Major depressive disorder (MDD) is a common and serious clinical disease that reduces patients' productivity and lowers the quality of their lives. The pathogenesis for the cause of depression is associated with the reduction in the serotonergic neurotransmitter system.1–3 It has been proven that the serotonergic neurotransmitter system engages in the regulation of affective disorder and a wide range of psychological and behavioral functions.4–7 The serotonin 1A receptor (5-HTR1A) gene has become the candidate gene in the genetic pharmacology of SSRIs (selective serotonin reuptake inhibitors), which is the major medicine for depression in clinical therapies.8 The 5-HTR1A gene, mapped to chromosome 5q11.2-q13, is intron-less and codes for a 422-amino-acid protein.9 Some previous studies showed that a 5-HTR1A C(-1019)G polymorphism had a certain correlation with depression and other mental diseases, as well as its patients' correlative personality. But there were other studies that failed to discover that a 5-HTR1A C(-1019)G polymorphism had any relation with depression or suicidal behavior.
Controversial results of related studies might be due to factors such as limited sample size and ethnic heterogeneity. There have been no studies on the association between 5-HTR1A C(-1019)G polymorphism and MDD in the Northern Han ethnic Chinese population so far. Therefore, we designed this study to assess the association between C(-1019)G of 5-HTR1A and MDD in the Northern Han ethnic group of China and discussed their association in sex, age at onset and family history so as to further clarify relevant hereditary mechanism of MDD.
A total of 400 MDD patients (185 male, 215 female), at a mean age of (34±13) years, were from the Department of Psychiatry, First Hospital of Shanxi Medical University, China from May 2004 to March 2007. All patients were chosen for the group under the same instructions with the Diagnostic Investigation Genet Scale (DIGS) developed by Harvard University in the United States and by two strictly-trained psychiatrists with rich clinical experience according to American drawback diagnose and the statistical handbook beta 4th edition (DSM-IV). The history of the patients in the group was recorded in detail including their histories of disease, hospitalization, and medication in clinical therapy, excluding any hereditary diseases, severe physical diseases and other mental disorder.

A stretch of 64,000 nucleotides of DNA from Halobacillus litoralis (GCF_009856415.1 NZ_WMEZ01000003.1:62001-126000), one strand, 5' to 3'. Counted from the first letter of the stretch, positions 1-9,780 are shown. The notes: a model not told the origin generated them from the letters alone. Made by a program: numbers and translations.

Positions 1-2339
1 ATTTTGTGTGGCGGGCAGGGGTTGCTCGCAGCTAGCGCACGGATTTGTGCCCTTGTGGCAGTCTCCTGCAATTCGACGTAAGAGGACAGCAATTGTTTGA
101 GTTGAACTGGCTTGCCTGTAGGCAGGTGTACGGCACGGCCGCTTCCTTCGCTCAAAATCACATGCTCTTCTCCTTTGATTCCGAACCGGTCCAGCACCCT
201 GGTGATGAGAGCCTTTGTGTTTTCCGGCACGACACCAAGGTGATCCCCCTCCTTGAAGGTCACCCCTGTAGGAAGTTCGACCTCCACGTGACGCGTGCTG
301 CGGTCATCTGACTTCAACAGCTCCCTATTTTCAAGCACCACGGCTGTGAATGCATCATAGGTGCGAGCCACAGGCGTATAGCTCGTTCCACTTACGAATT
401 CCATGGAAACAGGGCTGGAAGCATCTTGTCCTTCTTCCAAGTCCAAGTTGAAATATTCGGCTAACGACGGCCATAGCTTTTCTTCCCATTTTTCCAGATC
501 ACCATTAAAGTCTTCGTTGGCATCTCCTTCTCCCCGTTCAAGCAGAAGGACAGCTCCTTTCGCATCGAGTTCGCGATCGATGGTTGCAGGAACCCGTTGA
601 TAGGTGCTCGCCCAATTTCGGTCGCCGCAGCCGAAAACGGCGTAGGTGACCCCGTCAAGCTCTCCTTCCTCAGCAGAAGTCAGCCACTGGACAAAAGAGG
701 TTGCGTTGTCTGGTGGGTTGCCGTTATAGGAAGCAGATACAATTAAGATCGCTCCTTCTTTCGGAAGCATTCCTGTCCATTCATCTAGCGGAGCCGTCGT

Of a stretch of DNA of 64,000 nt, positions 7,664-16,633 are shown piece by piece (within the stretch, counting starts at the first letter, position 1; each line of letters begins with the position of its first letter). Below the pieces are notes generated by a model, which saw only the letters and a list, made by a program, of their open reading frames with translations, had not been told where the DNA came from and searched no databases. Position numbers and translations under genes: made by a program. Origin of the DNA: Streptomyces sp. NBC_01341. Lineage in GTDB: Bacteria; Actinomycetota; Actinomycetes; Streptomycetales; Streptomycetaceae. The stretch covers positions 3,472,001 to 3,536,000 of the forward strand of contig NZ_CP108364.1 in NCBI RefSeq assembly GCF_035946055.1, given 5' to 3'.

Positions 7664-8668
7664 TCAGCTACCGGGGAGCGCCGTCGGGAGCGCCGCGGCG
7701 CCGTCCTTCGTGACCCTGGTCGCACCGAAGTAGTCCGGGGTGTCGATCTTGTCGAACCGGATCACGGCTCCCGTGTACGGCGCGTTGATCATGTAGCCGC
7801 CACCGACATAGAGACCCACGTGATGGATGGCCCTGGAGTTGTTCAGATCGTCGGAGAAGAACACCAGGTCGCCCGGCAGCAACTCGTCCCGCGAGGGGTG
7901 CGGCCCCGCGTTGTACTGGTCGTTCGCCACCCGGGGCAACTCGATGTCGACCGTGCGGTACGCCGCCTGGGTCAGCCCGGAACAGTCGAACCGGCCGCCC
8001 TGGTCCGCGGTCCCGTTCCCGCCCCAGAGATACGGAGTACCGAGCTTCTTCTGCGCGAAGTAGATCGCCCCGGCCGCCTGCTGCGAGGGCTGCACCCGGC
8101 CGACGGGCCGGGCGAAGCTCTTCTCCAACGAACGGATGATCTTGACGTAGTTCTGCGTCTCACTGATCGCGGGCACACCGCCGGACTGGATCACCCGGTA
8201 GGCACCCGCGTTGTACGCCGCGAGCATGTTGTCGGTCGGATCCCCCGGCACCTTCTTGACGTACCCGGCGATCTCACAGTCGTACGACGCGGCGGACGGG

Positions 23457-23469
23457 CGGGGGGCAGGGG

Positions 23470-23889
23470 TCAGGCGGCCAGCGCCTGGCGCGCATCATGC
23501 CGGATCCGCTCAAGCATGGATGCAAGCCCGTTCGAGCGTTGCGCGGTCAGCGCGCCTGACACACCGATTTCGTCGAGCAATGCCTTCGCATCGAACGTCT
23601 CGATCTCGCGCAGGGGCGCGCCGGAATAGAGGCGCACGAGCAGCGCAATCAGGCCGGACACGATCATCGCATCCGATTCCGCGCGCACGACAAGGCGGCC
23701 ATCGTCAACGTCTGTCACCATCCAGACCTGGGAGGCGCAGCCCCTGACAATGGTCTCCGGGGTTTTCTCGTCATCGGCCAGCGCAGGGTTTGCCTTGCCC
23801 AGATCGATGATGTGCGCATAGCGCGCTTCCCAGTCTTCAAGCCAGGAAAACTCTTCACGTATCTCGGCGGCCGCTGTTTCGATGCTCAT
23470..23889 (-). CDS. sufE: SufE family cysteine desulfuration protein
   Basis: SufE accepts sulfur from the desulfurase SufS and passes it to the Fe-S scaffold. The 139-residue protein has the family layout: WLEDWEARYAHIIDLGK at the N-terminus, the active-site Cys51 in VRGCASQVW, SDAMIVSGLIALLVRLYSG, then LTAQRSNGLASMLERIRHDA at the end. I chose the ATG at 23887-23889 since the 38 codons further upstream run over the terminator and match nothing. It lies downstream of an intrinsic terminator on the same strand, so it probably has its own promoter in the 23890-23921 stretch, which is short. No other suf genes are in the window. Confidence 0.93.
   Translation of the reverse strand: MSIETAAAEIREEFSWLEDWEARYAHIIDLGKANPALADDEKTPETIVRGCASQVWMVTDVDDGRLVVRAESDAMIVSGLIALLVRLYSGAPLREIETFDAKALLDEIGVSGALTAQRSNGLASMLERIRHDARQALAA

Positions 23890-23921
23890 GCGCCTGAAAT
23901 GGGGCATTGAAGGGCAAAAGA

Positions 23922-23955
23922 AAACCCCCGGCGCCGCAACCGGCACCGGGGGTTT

A total of 400 normal control subjects (185 male, 215 female), with a mean age of (29±11) years, were randomly recruited from healthy volunteers at the same time. All control subjects were healthy blood donors from the same district without apparent mental or physical diseases, positive family history of mental disease and without blood relationship. All subjects were willing to participate in this research and signed the informed consents.
All the patients and control subjects were of Northern Han Chinese population descent. The criterion of the Northern Han Chinese descent was met when “two parents and four grandparents originated from Northern Han Chinese population” and they were matched in age and sex.
DNA was isolated from whole blood by standard techniques. 5-HTR1A C(-1019)G variants were determined with polymerase chain reaction (PCR) techniques. We designed a sense primer (5′-TGTCGTCGTTGTTCGTTTGT-3′) and an antisense primer (5′-CGTGTCAGCATCCCAGAGTG-3′). All primers were designed by Primer 5.0 software and its specificity was validated by using BLASTN in the human genome database of the National Center for Biotechnology Information (http://www.Ncbi.nlm.nih.gov/BLAST/). The PCR was carried out in a 25 μl reaction volume containing 2.5 μl 10×GC buffer (Tiangen, Beijing, China), 200 μmol/L of dNTP, 0.2 μmol/L of each primer, 1.0 unit of Tag DNA polymerase (Tiangen), and 60 ng of genomic DNA. After heat denaturation of the samples (10 minutes at 95°C), 35 cycles were carried out consisting of 30 seconds at 95°C, annealing at 60°C for 30 seconds and extension at 72°C for 30 seconds, followed by a final extension at 72°C for 10 minutes. The products of PCR remained at 4°C and were purified by using a Multi Screen-PCR plate (Millipore). The purified PCR products were bidirectional sequenced by using the ABI 3700 DNA sequencer (Pekin-Elmer, Applied Biosystems, Foster City, CA, USA).